Alcohol is a psychoactive, central nervous system depressant that works by slowing down and causing changes in the complex functions of the human brain and body. The National Institute on Alcohol Abuse and Alcoholism defines alcohol abuse as a “pattern of drinking alcohol that brings blood alcohol concentration (BAC) to 0.08 percent – or 0.08 grams of alcohol per deciliter – or higher. For a typical adult, this pattern corresponds to consuming 5 or more drinks (male) or 4 or more drinks (female), in about 2 hours.” Alcohol abuse can lead to an array of unwanted physiological outcomes. When a loved one exhibits unhealthy alcohol consumption behaviors, it can be difficult to know what to do. To help a loved one struggling with alcohol abuse, consider offering support through the following steps, provided by the National Institute on Aging:
- Express your concern regarding your loved one’s drinking: Choose a time when your loved one is sober to talk about your worries surrounding their drinking habits in a non-judgmental fashion (e.g., avoid using labels such as alcoholic, provide facts concerning alcohol abuse prevalence to reduce stigma, etc.) and be sure to use concrete examples.
- Spend time together without alcohol: Invite your loved one to join you in activities that do not include alcohol (e.g., going on a hike, going to a movie, trying a new exercise class, etc.).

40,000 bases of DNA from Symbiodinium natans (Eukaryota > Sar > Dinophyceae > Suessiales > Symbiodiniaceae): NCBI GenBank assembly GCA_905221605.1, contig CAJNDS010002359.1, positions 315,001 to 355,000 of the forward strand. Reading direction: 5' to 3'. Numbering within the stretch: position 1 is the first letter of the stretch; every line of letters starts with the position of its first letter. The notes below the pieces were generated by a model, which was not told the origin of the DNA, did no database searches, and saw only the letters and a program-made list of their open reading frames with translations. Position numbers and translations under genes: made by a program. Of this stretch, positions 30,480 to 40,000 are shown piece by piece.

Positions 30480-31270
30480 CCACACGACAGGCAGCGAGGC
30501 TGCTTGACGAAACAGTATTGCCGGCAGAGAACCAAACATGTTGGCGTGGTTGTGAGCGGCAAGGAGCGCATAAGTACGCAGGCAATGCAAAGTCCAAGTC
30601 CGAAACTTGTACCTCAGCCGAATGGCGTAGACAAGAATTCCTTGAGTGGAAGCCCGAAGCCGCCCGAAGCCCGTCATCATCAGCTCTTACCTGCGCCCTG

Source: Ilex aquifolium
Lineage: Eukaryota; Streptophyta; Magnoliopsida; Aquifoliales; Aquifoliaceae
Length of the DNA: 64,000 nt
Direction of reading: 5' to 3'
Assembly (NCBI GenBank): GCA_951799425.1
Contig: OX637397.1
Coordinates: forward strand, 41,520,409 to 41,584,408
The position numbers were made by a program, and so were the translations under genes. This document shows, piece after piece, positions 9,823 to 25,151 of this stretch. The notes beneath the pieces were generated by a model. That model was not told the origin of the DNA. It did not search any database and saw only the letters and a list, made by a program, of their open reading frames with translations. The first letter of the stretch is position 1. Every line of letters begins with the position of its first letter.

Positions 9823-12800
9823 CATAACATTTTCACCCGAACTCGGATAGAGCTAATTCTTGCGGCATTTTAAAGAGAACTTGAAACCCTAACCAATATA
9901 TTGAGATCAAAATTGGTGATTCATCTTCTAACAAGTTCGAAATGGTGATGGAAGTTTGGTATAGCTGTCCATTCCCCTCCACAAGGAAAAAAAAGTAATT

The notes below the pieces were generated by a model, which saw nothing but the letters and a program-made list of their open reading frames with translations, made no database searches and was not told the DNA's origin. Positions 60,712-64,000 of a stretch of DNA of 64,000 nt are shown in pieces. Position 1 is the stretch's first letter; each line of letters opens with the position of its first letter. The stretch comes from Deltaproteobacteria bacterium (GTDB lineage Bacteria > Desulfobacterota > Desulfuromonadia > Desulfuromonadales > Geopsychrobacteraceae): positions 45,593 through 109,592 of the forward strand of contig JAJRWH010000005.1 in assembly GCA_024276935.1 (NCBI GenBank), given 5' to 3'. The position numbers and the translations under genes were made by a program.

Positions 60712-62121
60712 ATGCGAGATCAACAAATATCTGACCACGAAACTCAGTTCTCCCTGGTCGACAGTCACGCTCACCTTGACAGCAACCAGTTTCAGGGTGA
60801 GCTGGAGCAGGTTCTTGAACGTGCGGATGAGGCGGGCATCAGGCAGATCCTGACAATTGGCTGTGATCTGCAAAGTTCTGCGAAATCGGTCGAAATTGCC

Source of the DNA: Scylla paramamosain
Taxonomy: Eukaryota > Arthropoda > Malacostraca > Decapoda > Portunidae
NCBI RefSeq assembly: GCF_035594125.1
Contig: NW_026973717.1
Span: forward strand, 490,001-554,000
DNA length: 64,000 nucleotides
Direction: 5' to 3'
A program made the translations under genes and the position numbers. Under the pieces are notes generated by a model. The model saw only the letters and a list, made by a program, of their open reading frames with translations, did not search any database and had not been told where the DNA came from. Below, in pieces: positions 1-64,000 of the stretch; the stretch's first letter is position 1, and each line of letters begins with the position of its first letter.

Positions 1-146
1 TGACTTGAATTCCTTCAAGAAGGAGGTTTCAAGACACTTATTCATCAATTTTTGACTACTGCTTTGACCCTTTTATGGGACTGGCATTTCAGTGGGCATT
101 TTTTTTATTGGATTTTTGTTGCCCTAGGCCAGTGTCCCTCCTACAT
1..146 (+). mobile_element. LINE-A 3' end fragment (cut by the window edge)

- Maintain open lines of communication: Create an emotionally safe environment for your loved one to discuss challenges, difficulties, and/ or emotionally charged experiences that they may otherwise attempt to cope with through alcohol abuse.
- Do not drink around them: After approaching a loved one regarding their alcohol use, it would be incredibly inconsiderate to drink alcohol in their presence.
- Know the warning signs of alcoholism: Alcohol use disorder, also known as alcoholism or alcohol addiction, is listed in the Diagnostic and Statistical Manual of Mental Disorders, Fifth Edition (DSM-5) as a chronic brain disorder that is characterized by uncontrolled drinking and preoccupation with alcohol. It is essential to be aware of the warning signs that may be indicative of alcohol addiction, as it is a condition that requires treatment.
- Encourage professional guidance: ask your loved one to speak with a doctor or their primary care physician about their alcohol use, as they may be more open to listening to recommendations from a professional.
For Information and Support
If you are concerned for yourself or a loved one regarding substance abuse and/ or addiction, we recommend reaching out for help as soon as possible. If left untreated, substance abuse can result in long lasting and potentially life-threatening consequences. Keep in mind: you are not alone! There is an entire network of professionals that are available to help and support you and your loved one throughout the recovery process. The earlier you seek support, the sooner your loved one can return to a happy, healthy, and fulfilling life.
Please do not hesitate to reach out with any questions regarding our specific program at Haven House Addiction Treatment and/ or general substance abuse and/ or addiction treatment related information. Our highly trained staff is readily available to discuss how we might best be able to help you and your loved one. We can be reached by phone at 424-258-6792. You are also welcomed to contact anytime us via email at firstname.lastname@example.org.